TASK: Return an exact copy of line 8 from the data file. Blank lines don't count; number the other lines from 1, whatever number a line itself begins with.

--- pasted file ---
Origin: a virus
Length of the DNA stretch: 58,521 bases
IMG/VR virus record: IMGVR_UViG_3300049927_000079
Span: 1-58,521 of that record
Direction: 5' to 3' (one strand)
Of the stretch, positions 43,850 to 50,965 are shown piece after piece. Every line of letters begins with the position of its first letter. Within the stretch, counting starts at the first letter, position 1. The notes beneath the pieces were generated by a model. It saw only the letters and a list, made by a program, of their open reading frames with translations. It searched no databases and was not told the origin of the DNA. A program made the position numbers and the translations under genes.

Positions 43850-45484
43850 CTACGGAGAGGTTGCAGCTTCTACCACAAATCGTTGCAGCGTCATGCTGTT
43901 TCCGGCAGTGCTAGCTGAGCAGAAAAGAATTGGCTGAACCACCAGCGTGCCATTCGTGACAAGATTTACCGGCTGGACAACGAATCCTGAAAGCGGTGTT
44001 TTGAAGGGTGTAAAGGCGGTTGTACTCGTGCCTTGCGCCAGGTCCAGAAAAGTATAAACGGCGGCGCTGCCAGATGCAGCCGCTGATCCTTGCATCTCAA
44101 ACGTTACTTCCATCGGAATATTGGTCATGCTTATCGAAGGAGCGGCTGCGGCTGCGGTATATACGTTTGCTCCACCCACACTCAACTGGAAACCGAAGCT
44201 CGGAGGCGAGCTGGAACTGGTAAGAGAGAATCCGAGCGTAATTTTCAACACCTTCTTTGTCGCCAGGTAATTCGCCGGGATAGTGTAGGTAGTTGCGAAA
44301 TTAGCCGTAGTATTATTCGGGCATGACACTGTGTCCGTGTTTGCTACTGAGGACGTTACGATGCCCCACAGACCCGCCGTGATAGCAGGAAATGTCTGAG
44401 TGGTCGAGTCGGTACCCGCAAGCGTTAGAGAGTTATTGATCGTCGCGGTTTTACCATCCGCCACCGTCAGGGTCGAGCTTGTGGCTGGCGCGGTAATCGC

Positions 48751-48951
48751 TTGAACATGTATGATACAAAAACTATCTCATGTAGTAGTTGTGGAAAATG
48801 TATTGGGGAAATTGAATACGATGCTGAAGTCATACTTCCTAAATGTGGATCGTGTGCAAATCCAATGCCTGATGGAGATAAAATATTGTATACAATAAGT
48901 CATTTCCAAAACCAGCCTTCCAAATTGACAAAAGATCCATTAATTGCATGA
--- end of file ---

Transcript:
43850 CTACGGAGAGGTTGCAGCTTCTACCACAAATCGTTGCAGCGTCATGCTGTT